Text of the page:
If you have been reading my blog, you know that I am a self-professed Whole Foods lover. Imagine my excited when I got the invitation above. Not everyday that you get an invitation like this. My humble blog is finally getting noticed. I was beyond ecstatic to be part of the "blogger" invitees in the pre-opening tour of my local Whole Foods Market. Their new store has taken it up a notch and I have the pictures below to prove you. A relocation/renovation has been long overdue. Not that I did not enjoy their old store. It's just that the location and the size weren't ideal. Now that they've expanded a million times larger (yes it's super huge and one can probably spend an entire day getting lost in between the different isles), I might have to changed my shopping routine from Mondays to Saturdays, where I can just spend all day without getting rushed. It will be heaven...oh I can't wait!


As soon as I walked inside the store, I was greeted by a different variety of fresh flowers. They had Roses, Orchids, Tulips, Ranunculus and Hydrangeas in different colors. It was absolutely a treat to look at. 



A variety of beans to choose from. 


They have a coffee connoisseur in store who travels around the world looking for the best coffee beans. If I recall, they had us tried freshly brewed coffee that cost $70/lb. I am not a coffee drinker so I can't really tell you if it was good or not. All I remember was that it was very strong.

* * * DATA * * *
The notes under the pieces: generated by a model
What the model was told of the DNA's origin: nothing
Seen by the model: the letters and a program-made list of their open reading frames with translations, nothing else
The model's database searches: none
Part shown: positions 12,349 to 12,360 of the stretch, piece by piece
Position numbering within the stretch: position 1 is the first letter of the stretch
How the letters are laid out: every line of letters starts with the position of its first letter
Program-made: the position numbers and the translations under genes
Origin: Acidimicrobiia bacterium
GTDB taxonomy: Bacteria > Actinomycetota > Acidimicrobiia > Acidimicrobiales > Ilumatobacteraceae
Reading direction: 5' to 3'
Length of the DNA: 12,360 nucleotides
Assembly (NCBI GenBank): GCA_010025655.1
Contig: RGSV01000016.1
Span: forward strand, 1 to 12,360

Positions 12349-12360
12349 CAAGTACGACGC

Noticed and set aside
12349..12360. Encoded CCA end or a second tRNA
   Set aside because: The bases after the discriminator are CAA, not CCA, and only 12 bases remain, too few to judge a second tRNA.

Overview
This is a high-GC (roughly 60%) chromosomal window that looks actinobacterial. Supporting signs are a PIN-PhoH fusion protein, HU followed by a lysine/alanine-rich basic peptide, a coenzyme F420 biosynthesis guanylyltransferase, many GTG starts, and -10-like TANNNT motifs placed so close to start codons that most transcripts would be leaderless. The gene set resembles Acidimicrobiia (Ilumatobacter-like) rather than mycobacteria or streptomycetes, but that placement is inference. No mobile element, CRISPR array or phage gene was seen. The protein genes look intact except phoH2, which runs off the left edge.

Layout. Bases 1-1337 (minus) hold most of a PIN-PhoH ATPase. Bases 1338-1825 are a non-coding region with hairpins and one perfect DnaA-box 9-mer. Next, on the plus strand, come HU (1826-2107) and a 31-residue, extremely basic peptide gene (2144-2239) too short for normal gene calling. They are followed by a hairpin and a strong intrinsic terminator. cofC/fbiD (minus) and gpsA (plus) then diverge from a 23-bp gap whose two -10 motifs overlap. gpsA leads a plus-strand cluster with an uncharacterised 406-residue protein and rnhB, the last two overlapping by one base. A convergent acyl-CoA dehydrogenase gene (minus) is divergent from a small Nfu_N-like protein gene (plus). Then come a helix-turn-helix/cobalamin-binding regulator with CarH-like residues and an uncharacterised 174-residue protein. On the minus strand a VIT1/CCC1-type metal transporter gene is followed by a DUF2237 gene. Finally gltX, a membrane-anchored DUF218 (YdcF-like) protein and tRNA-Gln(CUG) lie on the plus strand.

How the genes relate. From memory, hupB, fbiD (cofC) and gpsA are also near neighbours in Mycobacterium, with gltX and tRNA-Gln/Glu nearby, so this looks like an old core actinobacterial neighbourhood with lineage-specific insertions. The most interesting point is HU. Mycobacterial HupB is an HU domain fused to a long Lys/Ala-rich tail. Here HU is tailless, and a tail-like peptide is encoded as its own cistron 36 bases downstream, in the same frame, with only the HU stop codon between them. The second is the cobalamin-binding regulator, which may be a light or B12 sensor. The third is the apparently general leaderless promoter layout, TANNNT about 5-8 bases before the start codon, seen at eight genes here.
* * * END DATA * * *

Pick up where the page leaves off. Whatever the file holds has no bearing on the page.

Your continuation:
I died when I saw this. All kinds of mushrooms to choose from. I was in foodie heaven!




For people who have Celiac disease, Whole Foods has an extensive selection of gluten free products. Not only that but they make sure that local organic companies are also promoted throughout the store. 

Lots of options for smoke salmon lovers. I like it very much:-)


Their specialty department was ahhhh-mazing! I cant wait to try their different cheeses. 



Fresh home-made pastas were being sold by the pound. 


The bakery section does not need any description or introduction. I will let the pictures make you drool:-p




I was excited that they have Jurlique in their whole body department. 

I can really see myself hanging out here every weekend. Free wi-fi too! 

By the end of the floor tour, they had a table full of scrumptious spread waiting for the bloggers to feast on. 

This is what I had on my plate. I promise you that I didn't go for seconds though. HAHA! 

I hope you had a feast looking at all the pictures that I took. Although, these pictures don't do justice on how amazing and beautiful the store was. If you love going to the super market, the Whole Foods store in Rockville will give you a whole new meaning to food shopping. 

I just want to thank the Marketing Director and the Rockville Whole Foods team for their kindness and for the opportunity to take a sneak peak of the store before they opened it for the public. You guys rock! 

If you are in the Montgomery County area, don't forget to visit Whole Foods new location at 11355 Woodglen Drive, Rockville, MD. 

Bisous, Contessa

Friday, April 8, 2011

Lobster Roll Reinvented

Ever had a time when you were craving for something so bad that you can't have because of the availability? In my case, I have been craving (more like dreaming) of Lobster Salad Roll all this week. So to compensate for my craving, I made do with what I had available.  I reinvented the Lobster Roll using Shrimp and Scallop and served it on a bed of lettuce.  It was a winner and B loved it. Of course, his salad was served on a toasted roll:-).